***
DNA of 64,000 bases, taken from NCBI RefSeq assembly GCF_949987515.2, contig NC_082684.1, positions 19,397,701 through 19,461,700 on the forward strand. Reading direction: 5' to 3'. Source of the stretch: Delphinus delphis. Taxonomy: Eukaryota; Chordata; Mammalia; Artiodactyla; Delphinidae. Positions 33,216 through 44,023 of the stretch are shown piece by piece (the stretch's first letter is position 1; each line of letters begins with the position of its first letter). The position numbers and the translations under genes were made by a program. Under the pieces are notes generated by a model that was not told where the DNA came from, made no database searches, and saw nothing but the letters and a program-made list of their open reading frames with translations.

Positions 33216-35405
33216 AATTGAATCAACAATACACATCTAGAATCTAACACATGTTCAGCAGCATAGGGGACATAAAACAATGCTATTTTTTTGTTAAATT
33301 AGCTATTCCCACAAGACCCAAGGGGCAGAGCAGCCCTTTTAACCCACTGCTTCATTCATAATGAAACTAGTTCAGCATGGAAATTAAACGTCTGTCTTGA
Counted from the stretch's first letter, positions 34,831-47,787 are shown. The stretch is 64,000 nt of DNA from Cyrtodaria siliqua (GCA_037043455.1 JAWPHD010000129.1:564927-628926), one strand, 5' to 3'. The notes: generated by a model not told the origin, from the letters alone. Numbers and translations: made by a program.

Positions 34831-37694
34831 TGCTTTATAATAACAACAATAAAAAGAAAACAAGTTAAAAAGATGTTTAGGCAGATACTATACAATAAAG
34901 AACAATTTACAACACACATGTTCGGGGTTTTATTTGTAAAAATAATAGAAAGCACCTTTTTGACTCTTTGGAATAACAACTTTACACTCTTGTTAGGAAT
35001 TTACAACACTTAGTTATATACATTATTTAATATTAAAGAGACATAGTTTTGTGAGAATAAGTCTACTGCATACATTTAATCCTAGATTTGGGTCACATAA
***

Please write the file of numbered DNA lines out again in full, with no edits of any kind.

DNA of 64,000 bases, taken from NCBI RefSeq assembly GCF_949987515.2, contig NC_082684.1, positions 19,397,701 through 19,461,700 on the forward strand. Reading direction: 5' to 3'. Source of the stretch: Delphinus delphis. Taxonomy: Eukaryota; Chordata; Mammalia; Artiodactyla; Delphinidae. Positions 33,216 through 44,023 of the stretch are shown piece by piece (the stretch's first letter is position 1; each line of letters begins with the position of its first letter). The position numbers and the translations under genes were made by a program. Under the pieces are notes generated by a model that was not told where the DNA came from, made no database searches, and saw nothing but the letters and a program-made list of their open reading frames with translations.

Positions 33216-35405
33216 AATTGAATCAACAATACACATCTAGAATCTAACACATGTTCAGCAGCATAGGGGACATAAAACAATGCTATTTTTTTGTTAAATT
33301 AGCTATTCCCACAAGACCCAAGGGGCAGAGCAGCCCTTTTAACCCACTGCTTCATTCATAATGAAACTAGTTCAGCATGGAAATTAAACGTCTGTCTTGA
Counted from the stretch's first letter, positions 34,831-47,787 are shown. The stretch is 64,000 nt of DNA from Cyrtodaria siliqua (GCA_037043455.1 JAWPHD010000129.1:564927-628926), one strand, 5' to 3'. The notes: generated by a model not told the origin, from the letters alone. Numbers and translations: made by a program.

Positions 34831-37694
34831 TGCTTTATAATAACAACAATAAAAAGAAAACAAGTTAAAAAGATGTTTAGGCAGATACTATACAATAAAG
34901 AACAATTTACAACACACATGTTCGGGGTTTTATTTGTAAAAATAATAGAAAGCACCTTTTTGACTCTTTGGAATAACAACTTTACACTCTTGTTAGGAAT
35001 TTACAACACTTAGTTATATACATTATTTAATATTAAAGAGACATAGTTTTGTGAGAATAAGTCTACTGCATACATTTAATCCTAGATTTGGGTCACATAA